Paculla Annia

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Paculla Annia was a Campanian priestess of Bacchus. She is known only through the Roman historian Livy's account of the introduction, growth and spread of unofficial Bacchanalia festivals, which were ferociously suppressed in 186 BC under threat of extreme penalty. Paculla Annia is said to have presided over the corruption of Bacchus's mystery cult and its holy orgia, starting around 188. Livy describes the Bacchanalia as hitherto reserved to women, a daylight ritual held on just three days of the year; Paculla Annia changed them to nocturnal rites, increased their frequency to five a month, opened them to all social classes and both sexes - starting with her own sons, Minius and Herennius Cerrinius -.and made wine-fueled violence and sexual promiscuity mandatory for all initiates. The cult was thought to function as a hidden state within the state, with particular appeal to those with leuitas animi (fickle or uneducated minds); the lower classes, plebeians, women, the young, morally weak, and "men most like women" were thought most susceptible but even men of the highest class were not immune. A virtuous ex-initiate and prostitute, Hispala Faecenia, though fearing the vengeance of the cult, revealed all to a shocked Roman senate. Once their investigation was complete, they suppressed the cult, saving Rome from the divine wrath and disaster it would otherwise have suffered. Livy claims that six thousand were executed, and that the arrests included Paculla's son, Minius Cerrineus. The legislation against the cult, or rather its forced reformation, is given in the Senatus consultum de Bacchanalibus.[1] Paculla's fate is unknown.

Most modern scholarship agrees that Dionysiac or Bacchic mystery cults had been practiced in Roman Italy for several decades before 186, and were considered acceptable by Roman authorities until this abrupt "discovery" and rapid suppression.[2] Paculla Annia is unlikely to have introduced all the changes attributed to her by Livy;[3] many of his dramatis personae, stylistic flourishes and tropes may draw more on Roman satyr plays than on the Bacchanalia themselves.[4] Hispala Faecina provides the dramatic trope of "golden-hearted prostitute", whose courageous testimony, goodness, and loyalty far outweigh her low origin, profession and fear of reprisal.[5] Fontaine, assuming Plautus's Truculentus as contemporary with or no earlier than the events of 186, speculates its plot, themes and central character, the greedy, scheming, "evil courtesan" Phrynesium, arch-manipulator of men, as a "thinly veiled and politically conservative allegory" of Paculla Annia and her involvement with the Bacchanalia, particularly her illicit introduction of men into the cult, and its challenge to an established order and rule.[6]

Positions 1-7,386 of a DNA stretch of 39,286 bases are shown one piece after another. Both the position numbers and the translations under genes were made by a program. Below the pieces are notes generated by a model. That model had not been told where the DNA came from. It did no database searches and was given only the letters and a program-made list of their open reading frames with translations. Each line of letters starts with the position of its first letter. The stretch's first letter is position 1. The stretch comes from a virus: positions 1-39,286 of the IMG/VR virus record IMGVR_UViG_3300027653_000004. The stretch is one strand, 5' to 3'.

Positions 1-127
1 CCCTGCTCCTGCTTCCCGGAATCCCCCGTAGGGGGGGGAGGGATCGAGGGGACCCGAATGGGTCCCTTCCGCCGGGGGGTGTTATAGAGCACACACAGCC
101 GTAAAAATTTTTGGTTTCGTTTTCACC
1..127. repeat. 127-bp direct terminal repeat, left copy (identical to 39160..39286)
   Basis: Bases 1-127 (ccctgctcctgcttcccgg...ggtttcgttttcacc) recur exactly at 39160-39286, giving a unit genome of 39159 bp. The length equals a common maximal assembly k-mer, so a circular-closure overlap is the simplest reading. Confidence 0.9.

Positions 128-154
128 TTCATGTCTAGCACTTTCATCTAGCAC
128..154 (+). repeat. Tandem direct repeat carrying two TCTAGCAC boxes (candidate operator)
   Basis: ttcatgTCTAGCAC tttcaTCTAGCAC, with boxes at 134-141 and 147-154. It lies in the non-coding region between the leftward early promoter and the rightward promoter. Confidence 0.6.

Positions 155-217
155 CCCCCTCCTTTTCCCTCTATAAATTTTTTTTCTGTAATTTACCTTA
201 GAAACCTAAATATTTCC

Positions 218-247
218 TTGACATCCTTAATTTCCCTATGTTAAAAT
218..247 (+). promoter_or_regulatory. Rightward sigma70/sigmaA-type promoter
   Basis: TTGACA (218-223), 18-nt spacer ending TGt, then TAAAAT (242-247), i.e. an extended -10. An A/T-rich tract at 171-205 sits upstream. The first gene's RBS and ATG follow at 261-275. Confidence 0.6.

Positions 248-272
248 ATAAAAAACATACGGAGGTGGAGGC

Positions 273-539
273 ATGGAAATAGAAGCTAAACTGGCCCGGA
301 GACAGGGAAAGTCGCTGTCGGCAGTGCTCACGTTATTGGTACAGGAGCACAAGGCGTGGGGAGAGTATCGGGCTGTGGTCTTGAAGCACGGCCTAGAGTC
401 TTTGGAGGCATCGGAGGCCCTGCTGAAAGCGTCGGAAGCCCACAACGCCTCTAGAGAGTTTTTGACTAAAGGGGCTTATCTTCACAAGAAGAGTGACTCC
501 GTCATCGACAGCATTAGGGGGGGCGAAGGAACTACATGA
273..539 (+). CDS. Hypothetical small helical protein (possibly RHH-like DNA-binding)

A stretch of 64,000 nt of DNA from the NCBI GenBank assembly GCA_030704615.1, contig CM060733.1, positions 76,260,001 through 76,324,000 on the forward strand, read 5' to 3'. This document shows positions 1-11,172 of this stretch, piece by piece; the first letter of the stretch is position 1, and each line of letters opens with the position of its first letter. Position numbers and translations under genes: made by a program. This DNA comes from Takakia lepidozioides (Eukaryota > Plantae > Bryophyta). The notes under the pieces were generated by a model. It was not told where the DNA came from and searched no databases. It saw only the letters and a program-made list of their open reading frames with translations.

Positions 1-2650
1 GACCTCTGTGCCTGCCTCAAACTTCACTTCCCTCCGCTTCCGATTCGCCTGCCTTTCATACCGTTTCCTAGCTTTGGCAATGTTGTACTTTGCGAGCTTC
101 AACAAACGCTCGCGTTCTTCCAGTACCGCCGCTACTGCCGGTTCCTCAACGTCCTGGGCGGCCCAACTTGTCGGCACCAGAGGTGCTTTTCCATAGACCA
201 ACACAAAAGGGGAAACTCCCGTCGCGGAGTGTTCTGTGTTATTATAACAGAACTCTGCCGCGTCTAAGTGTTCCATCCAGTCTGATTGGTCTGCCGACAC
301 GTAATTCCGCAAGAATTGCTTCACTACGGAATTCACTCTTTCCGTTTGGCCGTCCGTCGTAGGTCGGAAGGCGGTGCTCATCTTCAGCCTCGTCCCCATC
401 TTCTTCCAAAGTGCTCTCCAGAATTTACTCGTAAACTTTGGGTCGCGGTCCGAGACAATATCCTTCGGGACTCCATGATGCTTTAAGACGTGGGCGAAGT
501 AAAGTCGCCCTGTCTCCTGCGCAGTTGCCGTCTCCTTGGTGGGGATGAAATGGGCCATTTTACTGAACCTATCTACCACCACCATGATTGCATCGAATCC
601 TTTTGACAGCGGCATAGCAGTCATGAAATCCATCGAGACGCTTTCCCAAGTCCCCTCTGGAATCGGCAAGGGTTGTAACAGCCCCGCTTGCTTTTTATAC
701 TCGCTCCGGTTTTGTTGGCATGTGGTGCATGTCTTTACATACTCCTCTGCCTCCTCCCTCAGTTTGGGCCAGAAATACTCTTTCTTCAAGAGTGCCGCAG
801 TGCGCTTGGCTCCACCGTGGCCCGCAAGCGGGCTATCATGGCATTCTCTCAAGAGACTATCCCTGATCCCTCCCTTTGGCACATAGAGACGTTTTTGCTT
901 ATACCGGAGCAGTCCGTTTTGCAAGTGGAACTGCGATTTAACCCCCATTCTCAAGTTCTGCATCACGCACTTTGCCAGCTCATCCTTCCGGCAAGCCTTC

The Senatus consultum de Bacchanalibus has been interpreted as an assertion of Rome's civil and religious authority, either throughout the Italian peninsula or within Roman territories, following the recent Punic War and subsequent social and political instability.[7] Illicit Bacchanals persisted covertly for many years, particularly in Southern Italy, their likely place of origin.[8][9]


References[edit]

  1. ^ Erich S. Gruen, "The Bacchanalia affair", in Studies in Greek Culture and Roman Policy, University of California Press, 1996, p. 34 ff.[1]
  2. ^ Livy describes their introduction by a foreign soothsayer, a "Greek of mean condition... a low operator of sacrifices" and their secretive spread, "like a plague", towards Rome via Etruria; see Sarolta Takacs, Vestal Virgins, Sibyls, and Matrons: Women in Roman Religion, University of Texas Press, 2008, p.95. [2] See also Beard, M., Price, S., North, J., Religions of Rome: Volume 1, a History, illustrated, Cambridge University Press, 1998, pp. 93 - 96, and Walsh, PG, Making a drama out of a Crisis: Livy on the Bacchanalia, Greece & Rome, Vol XLIII, No. 2, October 1996.
  3. ^ Erich S. Gruen, Studies in Greek Culture and Roman Policy, University of California Press, 1996, pp 48 - 54.
  4. ^ The plots of Greek-based Satyr plays would have been familiar to Roman audiences from around the 3rd century BC on. See Robert Rouselle, Liber-Dionysus in Early Roman Drama, The Classical Journal, 82, 3 (1987), p. 191.[3]
  5. ^ Victoria Emma Pagán, Conspiracy Narratives in Roman History, University of Texas Press, 2004, pp. 61 - 65.
  6. ^ Michael Fontaine, Funny Words in Plautine Comedy, Oxford University Press, 2010, pp. 187 - 190. The character Phrynesium is based on Phryne, a Greek courtesan charged - much as Livy charges Paculla Annia - with the impious introduction of a mystery cult in which men and women were promiscuously mixed. In Fontaine's opinion, Truculentus aims to please a knowing and educated audience of Roman aristocrats.
  7. ^ During the Punic crisis, some foreign cults and oracles had been repressed, on much smaller scale and not outside Rome itself. See Erich S. Gruen, Studies in Greek culture and Roman policy, BRILL, 1990, pp.34-78: on precedents see p.41 ff.[4]
  8. ^ See Sarolta A. Takács, Politics and Religion in the Bacchanalian Affair of 186 B.C.E., Harvard Studies in Classical Philology, Vol. 100, (2000), p.301. [5]
  9. ^ Beard, M., Price, S., North, J., Religions of Rome: Volume 1, a History, illustrated, Cambridge University Press, 1998, pp. 93 - 96.